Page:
September 5, 2023
An irregular, ongoing series of posts dedicated to surfacing examples (and predecessors) of the sf subgenre that HILOBROW was the first to name “semiopunk.”
THE GLASS BEAD GAME | FLATLAND | THE HAMPDENSHIRE WONDER | EXPLOITS AND OPINIONS OF DR. FAUSTROLL, PATAPHYSICIAN | A VOYAGE TO ARCTURUS | THE MAN WITH SIX SENSES | THE SPACE MERCHANTS | ODD JOHN | TIME OUT OF JOINT | THE SOFT MACHINE | SOLARIS | LE GARAGE HERMÉTIQUE | CAT’S CRADLE.
THE HAMPDENSHIRE WONDER
J.D. Beresford’s The Hampdenshire Wonder (1911) has been described as the first sf novel of real importance about intelligence. As such, it’s the progenitor of sf novels of super-intelligence like John Taine’s Seeds of Life (1931/1951), Edmond Hamilton’s “The Man Who Evolved” (1931), Olaf Stapledon’s Odd John (1935), Poul Anderson’s Brain Wave (1953/1954), Daniel Keyes’s Flowers for Algernon (1959/1966), Thomas M. Disch’s Camp Concentration (1968), and Ted Chiang’s 1991 novelette “Understand.”
I’ve been a fan of The Hampdenshire Wonder for a long time now. I first wrote it up for a 2009 io9.com post about “The Super-est Supermen of Pre-Golden Age SF”; I included it in my RADIUM AGE 100 series in 2015; and I serialized it here at HILOBROW in 2022. Also! In 2025, I’ll publish a new edition of the book, with an introduction by Ted Chiang, via the MIT Press’s RADIUM AGE series.
Beresford’s story introduces us to Victor Stott, a large-headed “supernormal” child mutated — while still in the womb — by his parents’ desire to have a son born without habits. The Wonder’s father, a champion cricket player, wants to develop the ultimately coachable player; his mother fervently wishes for this too. The unintended consequence of their experiment is a preternaturally aware and discerning child who takes no social, cultural, or scientific “givens” for granted.
Invited, at a young age, to read his way through the impressive library of the local squire, Victor is dismissive of humankind’s best efforts to answer the great scientific, philosophical, and religious questions: “So elementary… inchoate… a disjunctive… patchwork,” he says. The squire finds this judgment to be shattering.
What does Victor himself believe about the nature of the universe and human progress? Because his philosophy begins with rejecting “the interposing and utterly false concepts of space and time,” and ends with the notion that life and all matter are merely “a disease of the ether,” he can’t really explain in terms that we’re capable of understanding. (Though maybe we’re getting closer? After all, in 1964 various theoretical physicists, including Peter Higgs, proposed that mass-generation — the reason there is something rather than nothing — is caused by a particle field that fills the entire universe, and in particular by a perturbation of that field which has since been identified, i..e, the so-called “Higgs boson.” All of which sounds very similar to the idea of a “disease of the ether”….)
In a 1948 introduction to a new edition of the novel, Walter De La Mare writes:
Physically repulsive, devoid of affection, gratitude, fancy, humour, childlikeness; appealing in his self-schooled desolation to no other sentiment than a grudging pity — which he would disdain — he comes and goes. He is devastatingly actual, and is of a reality, a realization, seldom accorded even to Satan. Yet there is no shadow of conceit in him, no aggressiveness, no malice, only a sublime indifference to those whom he is by nature and gifts incapable of accepting as his “betters,” let alone his masters and pastors. There is, surely, no child in English fiction of his uniqueness; or adult, either, so self-sufficing yet forlorn.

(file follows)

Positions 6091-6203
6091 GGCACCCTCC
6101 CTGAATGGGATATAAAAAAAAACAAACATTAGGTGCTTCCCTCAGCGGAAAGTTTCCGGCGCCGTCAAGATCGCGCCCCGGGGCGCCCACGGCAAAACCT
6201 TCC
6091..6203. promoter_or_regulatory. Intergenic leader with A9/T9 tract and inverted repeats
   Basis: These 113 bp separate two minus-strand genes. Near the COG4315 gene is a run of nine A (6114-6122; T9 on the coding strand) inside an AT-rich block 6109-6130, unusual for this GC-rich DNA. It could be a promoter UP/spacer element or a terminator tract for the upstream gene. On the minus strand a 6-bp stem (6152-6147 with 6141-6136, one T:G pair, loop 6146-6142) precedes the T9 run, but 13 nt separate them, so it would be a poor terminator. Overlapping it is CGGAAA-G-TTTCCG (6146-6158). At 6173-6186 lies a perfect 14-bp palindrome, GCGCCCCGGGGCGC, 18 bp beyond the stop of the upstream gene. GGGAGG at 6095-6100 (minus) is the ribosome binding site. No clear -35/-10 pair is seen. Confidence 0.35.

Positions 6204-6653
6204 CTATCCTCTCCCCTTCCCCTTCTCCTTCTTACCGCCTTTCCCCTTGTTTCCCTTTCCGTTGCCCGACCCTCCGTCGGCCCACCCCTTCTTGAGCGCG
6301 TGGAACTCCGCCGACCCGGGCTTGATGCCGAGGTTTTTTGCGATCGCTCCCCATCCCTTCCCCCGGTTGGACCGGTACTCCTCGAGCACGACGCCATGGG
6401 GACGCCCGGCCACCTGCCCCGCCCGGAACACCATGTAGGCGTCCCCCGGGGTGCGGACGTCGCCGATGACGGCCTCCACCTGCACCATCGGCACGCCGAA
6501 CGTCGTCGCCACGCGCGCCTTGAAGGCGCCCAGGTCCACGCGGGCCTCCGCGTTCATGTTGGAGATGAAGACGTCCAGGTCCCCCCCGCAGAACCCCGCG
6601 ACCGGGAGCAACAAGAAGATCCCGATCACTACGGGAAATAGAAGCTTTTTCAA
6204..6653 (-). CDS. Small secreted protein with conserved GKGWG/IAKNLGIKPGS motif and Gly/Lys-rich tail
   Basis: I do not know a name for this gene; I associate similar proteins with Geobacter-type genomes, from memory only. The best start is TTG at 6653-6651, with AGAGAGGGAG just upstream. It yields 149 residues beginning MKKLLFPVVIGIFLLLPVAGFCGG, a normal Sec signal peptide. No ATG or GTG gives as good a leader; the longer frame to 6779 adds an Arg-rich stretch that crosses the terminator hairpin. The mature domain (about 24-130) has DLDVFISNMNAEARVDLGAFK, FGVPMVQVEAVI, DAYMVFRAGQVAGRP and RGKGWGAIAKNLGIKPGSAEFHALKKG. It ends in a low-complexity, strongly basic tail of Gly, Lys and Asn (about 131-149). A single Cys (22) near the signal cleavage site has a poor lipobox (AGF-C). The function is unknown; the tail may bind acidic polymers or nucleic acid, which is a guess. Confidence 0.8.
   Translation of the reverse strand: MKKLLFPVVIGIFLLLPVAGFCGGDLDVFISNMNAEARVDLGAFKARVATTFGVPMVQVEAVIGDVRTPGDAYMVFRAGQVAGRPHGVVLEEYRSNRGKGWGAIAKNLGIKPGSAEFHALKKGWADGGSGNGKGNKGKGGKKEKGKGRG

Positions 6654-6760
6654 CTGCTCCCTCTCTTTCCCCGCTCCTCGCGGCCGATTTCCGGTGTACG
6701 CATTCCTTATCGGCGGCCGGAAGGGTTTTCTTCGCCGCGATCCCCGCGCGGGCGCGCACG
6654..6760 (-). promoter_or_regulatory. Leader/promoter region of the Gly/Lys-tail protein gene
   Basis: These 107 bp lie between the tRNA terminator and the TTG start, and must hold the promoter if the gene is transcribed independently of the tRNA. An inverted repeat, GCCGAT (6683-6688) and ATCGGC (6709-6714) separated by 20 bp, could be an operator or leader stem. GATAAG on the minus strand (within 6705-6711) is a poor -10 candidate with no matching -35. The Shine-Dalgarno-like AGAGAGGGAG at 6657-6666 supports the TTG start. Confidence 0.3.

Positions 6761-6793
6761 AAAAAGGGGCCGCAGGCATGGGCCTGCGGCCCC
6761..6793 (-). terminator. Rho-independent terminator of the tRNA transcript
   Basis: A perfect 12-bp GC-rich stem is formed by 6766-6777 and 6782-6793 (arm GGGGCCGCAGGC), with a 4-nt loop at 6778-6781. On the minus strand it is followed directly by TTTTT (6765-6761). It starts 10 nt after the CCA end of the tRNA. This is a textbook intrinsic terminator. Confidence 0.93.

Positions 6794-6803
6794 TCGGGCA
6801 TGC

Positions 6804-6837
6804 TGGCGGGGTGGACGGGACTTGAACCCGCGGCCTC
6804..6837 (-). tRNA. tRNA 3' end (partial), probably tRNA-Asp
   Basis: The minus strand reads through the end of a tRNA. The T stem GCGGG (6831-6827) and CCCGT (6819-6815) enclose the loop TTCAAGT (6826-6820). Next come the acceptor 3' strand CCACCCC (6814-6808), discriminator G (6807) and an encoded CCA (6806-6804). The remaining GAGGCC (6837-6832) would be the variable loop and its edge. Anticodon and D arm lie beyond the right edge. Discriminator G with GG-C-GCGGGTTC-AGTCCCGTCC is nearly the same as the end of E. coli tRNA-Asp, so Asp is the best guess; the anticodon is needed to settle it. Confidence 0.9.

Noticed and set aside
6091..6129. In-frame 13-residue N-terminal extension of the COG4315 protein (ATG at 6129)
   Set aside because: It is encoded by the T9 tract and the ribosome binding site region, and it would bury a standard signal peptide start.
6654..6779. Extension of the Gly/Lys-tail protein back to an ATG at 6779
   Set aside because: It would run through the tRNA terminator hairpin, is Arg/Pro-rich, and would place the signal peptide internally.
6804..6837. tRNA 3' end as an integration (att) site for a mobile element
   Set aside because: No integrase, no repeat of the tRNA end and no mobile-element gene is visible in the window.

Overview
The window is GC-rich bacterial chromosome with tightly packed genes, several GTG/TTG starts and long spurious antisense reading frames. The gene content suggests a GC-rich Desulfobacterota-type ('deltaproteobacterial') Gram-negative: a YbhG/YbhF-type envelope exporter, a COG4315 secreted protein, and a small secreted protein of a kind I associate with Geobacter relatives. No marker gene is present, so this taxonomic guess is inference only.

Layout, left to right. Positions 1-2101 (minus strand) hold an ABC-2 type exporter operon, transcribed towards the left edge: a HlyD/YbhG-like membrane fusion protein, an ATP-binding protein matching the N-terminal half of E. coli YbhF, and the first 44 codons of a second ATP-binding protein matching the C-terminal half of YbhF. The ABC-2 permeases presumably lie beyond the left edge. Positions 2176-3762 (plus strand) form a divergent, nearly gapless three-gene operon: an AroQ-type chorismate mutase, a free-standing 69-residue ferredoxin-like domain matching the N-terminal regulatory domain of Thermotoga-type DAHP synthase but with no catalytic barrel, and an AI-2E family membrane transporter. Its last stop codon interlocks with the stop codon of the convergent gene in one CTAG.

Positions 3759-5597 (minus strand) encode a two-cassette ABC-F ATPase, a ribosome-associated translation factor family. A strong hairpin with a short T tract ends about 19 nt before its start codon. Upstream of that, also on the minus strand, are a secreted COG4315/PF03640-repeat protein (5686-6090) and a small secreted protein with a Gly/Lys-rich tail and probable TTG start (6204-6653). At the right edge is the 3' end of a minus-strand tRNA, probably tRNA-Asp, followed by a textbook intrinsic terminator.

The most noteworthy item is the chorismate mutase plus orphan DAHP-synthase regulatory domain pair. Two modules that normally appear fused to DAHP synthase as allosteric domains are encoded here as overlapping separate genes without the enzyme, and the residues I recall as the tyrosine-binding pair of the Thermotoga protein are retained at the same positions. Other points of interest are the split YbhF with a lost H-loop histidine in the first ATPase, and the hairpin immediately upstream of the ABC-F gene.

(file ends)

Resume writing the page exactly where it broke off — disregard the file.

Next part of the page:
Alas, Victor’s interlocutors are unable to live without illusions; so they reject the Wonder’s disenchanting insights. Worse, the superboy also makes an enemy of the local clergyman, who (the reader is left to suspect) murders him.
Although the Wonder is regarded as a kind of inscrutable by all who encounter him, the narrator’s eulogy for the boy reverses the polarity of that interaction: “He was entirely alone among aliens who were unable to comprehend him, aliens who could not flatter him, whose opinions were valueless to him.”
The SFE’s entry for SUPERMAN makes the following mordant point:
Early sf writers were surprisingly loath to make the superman an outright figure of menace, even where Darwinian thought was dominant: although they usually conceded that there was no place for them in contemporary human society, and generally disposed of them in one way or another, most were very much on the side of the superhumans. The reasons are simple enough: most of the early writers concerned were harshly critical of the contemporary human condition and wholly in favour of “progress”; moreover, writers frequently credit themselves with a proto-superhuman viewpoint. It is very easy to love the notion of the superman if we believe that we might become supermen ourselves, or at least be parent to their becoming;
PS: The book, along with Walter De La Mare’s 1948 introductory essay, can be read via the Internet Archive.
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